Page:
VCV Rack is an open source virtual modular synthesizer. - Modules used should be limited to what is publicly available.
- How to Install Modules
- Video Tutorials
- MIDI Conversion
- See Also
VCV Rack is an open source virtual modular synthesizer. While it is supported by Windows, OSX, and Linux, there are only 64bit versions.
Modules used should be limited to what is publicly available.
In 2021 this format's point type was changed
to the new Signalist
How to Install Modules
Installing extra modules requires a user account with the VCV Rack website. Once you have that you can login inside the VCV Rack application and use the Plugin Manager (the "Manage Plugins" button is located at the top of the app). It should take you to the website. On the Plugins Manager page add all the free bundles to your cart and checkout. Go back to VCV Rack and click the "Update Plugins" button.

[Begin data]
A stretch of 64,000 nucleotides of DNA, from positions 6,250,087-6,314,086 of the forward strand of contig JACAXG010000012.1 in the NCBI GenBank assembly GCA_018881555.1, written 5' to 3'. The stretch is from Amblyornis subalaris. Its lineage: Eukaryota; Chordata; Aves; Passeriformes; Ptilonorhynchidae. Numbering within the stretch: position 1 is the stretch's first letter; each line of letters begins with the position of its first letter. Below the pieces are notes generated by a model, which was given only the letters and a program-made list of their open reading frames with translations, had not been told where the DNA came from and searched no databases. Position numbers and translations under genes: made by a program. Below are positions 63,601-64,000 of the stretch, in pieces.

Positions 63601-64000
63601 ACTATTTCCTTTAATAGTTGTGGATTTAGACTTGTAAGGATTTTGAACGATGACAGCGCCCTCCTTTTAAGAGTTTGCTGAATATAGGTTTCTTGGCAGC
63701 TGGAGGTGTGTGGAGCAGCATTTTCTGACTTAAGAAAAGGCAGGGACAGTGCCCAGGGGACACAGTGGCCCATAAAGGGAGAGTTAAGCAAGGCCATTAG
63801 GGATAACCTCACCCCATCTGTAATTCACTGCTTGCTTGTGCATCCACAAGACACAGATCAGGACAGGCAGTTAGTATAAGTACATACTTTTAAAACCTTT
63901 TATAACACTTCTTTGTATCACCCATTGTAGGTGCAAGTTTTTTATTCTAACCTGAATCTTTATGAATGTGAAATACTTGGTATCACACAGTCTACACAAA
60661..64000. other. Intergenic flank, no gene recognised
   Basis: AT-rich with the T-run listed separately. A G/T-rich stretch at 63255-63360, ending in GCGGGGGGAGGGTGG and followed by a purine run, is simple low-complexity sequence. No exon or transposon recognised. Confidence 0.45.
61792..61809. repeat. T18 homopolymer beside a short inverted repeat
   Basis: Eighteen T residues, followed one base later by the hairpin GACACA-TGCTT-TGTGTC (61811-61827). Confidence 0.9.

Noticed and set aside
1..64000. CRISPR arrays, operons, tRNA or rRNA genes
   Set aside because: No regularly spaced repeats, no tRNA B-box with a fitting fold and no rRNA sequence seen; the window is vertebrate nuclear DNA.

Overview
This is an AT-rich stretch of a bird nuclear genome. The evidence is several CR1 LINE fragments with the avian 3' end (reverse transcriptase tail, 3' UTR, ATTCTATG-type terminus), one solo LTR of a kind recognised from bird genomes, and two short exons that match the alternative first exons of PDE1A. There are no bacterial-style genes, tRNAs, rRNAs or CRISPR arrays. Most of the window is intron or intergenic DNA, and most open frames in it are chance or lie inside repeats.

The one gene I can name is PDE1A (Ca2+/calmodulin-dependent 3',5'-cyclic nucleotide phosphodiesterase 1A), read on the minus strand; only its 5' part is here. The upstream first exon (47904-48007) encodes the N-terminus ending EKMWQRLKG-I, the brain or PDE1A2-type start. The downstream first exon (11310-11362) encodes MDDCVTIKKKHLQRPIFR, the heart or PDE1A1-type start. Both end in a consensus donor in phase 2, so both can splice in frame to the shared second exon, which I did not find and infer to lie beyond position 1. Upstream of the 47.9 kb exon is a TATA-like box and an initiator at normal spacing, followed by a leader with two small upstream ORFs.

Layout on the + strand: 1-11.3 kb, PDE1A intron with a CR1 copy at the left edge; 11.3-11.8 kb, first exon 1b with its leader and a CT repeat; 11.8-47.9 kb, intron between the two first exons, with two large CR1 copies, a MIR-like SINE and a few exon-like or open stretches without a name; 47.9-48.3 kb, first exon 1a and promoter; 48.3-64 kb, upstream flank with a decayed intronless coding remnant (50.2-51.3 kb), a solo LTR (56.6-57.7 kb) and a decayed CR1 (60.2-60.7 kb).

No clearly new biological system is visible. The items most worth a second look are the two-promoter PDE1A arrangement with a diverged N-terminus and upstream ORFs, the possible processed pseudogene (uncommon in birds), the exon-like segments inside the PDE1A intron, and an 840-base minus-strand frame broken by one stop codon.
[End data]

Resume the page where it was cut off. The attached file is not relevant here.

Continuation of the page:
Omri Cohen's series of VCV Rack tutorials
- Basics #2
- Basics #3
- Your first minutes + Beginner's Patches
While the ideal workflow for modular is generally to do work directly with the modules, as that makes a more intuitive way of synchronizing signals, there is a free module that takes a midi file and converts it into a piano-roll style sequencer which is saved in vcv rack's save data. https://library.vcvrack.com/squinkylabs-plug1/squinkylabs-sequencer
Additionally, there is a paid module with a more complete piano-roll style editor, that has a free variant to allow for playback by users who don't own the paid version: http://entrian.com/audio/entrian-free.html
Many modules in vcv support polyphonic cables, which carry multiple cv values simultaneously, which is generally used to play chords. VCV's merge module can be used to merge multiple signals into a polyphonic one, and the split module can split them up. however, the output from these polyphonic modules is usually broken unless you then directly plug them output into VCV's SUM module.
- official site
- Plugin Manager